Schematic integral overview of the results of the mark-recapture study in the NSC; relative freshwater discharge (blue arrows), relative glass eel distribution (black arrows) as proportion of the total abundance (10.3 million glass eel entering NSC), passage efficiency (green arrows) and redistribution between NSC outlet locations (orange arrows) are shown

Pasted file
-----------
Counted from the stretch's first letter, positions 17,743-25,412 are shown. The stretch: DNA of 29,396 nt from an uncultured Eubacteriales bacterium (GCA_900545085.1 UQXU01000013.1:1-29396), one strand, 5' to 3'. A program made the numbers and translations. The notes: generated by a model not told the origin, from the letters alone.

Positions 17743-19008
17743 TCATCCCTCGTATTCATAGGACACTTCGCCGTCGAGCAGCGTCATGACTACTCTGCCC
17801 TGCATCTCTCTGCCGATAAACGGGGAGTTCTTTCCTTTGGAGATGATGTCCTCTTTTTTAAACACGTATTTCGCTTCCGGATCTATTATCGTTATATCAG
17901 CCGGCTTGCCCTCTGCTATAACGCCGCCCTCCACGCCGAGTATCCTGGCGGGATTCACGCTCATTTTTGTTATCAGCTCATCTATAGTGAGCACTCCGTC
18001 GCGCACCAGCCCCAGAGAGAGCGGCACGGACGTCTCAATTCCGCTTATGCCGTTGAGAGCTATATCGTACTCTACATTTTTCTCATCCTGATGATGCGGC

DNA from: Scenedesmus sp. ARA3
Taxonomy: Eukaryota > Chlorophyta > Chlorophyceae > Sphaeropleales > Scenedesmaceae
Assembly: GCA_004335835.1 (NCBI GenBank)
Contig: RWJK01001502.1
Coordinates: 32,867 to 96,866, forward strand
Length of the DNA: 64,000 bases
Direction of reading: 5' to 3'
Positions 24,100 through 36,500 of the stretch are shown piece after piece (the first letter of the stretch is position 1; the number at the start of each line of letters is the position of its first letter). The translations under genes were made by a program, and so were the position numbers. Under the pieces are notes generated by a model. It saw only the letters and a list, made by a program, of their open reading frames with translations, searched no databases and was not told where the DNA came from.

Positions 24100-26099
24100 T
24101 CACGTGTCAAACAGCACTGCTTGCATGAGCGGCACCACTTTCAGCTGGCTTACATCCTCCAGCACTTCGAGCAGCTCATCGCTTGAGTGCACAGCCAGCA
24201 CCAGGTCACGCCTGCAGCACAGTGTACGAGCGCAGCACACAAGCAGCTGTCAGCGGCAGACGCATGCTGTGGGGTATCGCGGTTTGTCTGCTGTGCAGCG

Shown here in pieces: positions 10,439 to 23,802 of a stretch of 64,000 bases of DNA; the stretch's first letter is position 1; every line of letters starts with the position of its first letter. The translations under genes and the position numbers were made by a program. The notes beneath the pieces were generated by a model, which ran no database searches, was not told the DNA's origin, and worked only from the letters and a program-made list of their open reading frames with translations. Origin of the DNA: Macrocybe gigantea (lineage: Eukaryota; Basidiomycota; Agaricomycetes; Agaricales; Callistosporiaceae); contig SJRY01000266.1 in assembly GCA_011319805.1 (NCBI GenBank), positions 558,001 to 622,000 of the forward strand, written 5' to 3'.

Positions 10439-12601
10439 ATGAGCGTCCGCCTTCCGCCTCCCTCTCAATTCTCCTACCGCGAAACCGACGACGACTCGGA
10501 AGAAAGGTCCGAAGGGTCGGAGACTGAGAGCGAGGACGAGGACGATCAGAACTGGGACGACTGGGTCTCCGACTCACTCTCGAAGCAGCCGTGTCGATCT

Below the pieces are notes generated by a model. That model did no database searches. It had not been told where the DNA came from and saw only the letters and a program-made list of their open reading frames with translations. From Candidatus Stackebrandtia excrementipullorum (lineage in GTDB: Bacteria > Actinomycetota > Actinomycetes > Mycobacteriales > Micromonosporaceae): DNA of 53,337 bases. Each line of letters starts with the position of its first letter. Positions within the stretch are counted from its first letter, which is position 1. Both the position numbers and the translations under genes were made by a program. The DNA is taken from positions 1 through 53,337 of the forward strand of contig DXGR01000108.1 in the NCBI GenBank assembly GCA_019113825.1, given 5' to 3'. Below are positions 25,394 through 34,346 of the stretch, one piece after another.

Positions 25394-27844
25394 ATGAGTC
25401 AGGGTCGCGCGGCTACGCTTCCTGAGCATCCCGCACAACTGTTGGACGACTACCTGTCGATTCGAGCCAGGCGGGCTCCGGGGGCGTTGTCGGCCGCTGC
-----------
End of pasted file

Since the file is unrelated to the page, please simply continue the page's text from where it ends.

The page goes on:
This mark-recapture study in the NSC, being the entry to a heavily modified catchment of 160 km2, using multiple uniquely VIE-tagged groups of glass eel demonstrates that the large sluice complex IJmuiden at the mouth of the NSC did not block or delay the immigration of 10.3 million glass eel that approached this potential coastal barrier. Once inside the canal, which is brackish but lacks tidal currents, water outlets of the polder hinterland attracted glass eels proportional to the discharge through pumping stations. Migration speed significantly increased with higher temperatures (Fig. 2). Passage success, degree of accumulation and delay highly varied between the different outlet sites with pumping stations, sluices and fishways alongside the canal. Redistribution of glass eel was observed in both the upstream and downstream directions. The majority, however, appear to settle in the openly connected habitats within the NSC or move more upstream. The brackish highly regulated environment in the NSC appears to serve as a migration corridor and be suitable for the settlement of glass eel in a similar way as natural estuaries [43,44,45].